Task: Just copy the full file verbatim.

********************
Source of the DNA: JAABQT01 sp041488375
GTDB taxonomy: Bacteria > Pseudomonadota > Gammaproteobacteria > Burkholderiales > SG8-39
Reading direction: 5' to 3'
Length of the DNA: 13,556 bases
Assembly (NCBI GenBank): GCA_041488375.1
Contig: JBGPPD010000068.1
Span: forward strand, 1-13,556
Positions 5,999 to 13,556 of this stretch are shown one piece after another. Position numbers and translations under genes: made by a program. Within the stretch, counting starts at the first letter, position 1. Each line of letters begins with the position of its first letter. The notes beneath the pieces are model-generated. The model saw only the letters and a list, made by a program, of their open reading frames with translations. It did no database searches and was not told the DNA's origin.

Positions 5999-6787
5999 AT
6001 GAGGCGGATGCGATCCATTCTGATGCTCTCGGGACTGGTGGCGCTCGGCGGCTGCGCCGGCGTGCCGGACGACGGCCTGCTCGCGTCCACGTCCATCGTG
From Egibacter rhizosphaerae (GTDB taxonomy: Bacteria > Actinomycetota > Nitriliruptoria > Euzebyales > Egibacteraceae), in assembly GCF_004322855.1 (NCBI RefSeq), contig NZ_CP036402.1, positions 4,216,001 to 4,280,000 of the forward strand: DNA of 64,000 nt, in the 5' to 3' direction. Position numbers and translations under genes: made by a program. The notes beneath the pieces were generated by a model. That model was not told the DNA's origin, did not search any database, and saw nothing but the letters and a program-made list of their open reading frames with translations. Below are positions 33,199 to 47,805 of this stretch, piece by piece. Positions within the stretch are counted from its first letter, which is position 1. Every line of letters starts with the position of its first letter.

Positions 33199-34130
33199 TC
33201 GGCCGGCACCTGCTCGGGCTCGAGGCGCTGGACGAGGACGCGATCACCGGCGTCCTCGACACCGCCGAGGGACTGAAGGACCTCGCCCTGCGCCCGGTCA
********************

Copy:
Source of the DNA: JAABQT01 sp041488375
GTDB taxonomy: Bacteria > Pseudomonadota > Gammaproteobacteria > Burkholderiales > SG8-39
Reading direction: 5' to 3'
Length of the DNA: 13,556 bases
Assembly (NCBI GenBank): GCA_041488375.1
Contig: JBGPPD010000068.1
Span: forward strand, 1-13,556
Positions 5,999 to 13,556 of this stretch are shown one piece after another. Position numbers and translations under genes: made by a program. Within the stretch, counting starts at the first letter, position 1. Each line of letters begins with the position of its first letter. The notes beneath the pieces are model-generated. The model saw only the letters and a list, made by a program, of their open reading frames with translations. It did no database searches and was not told the DNA's origin.

Positions 5999-6787
5999 AT
6001 GAGGCGGATGCGATCCATTCTGATGCTCTCGGGACTGGTGGCGCTCGGCGGCTGCGCCGGCGTGCCGGACGACGGCCTGCTCGCGTCCACGTCCATCGTG
From Egibacter rhizosphaerae (GTDB taxonomy: Bacteria > Actinomycetota > Nitriliruptoria > Euzebyales > Egibacteraceae), in assembly GCF_004322855.1 (NCBI RefSeq), contig NZ_CP036402.1, positions 4,216,001 to 4,280,000 of the forward strand: DNA of 64,000 nt, in the 5' to 3' direction. Position numbers and translations under genes: made by a program. The notes beneath the pieces were generated by a model. That model was not told the DNA's origin, did not search any database, and saw nothing but the letters and a program-made list of their open reading frames with translations. Below are positions 33,199 to 47,805 of this stretch, piece by piece. Positions within the stretch are counted from its first letter, which is position 1. Every line of letters starts with the position of its first letter.

Positions 33199-34130
33199 TC
33201 GGCCGGCACCTGCTCGGGCTCGAGGCGCTGGACGAGGACGCGATCACCGGCGTCCTCGACACCGCCGAGGGACTGAAGGACCTCGCCCTGCGCCCGGTCA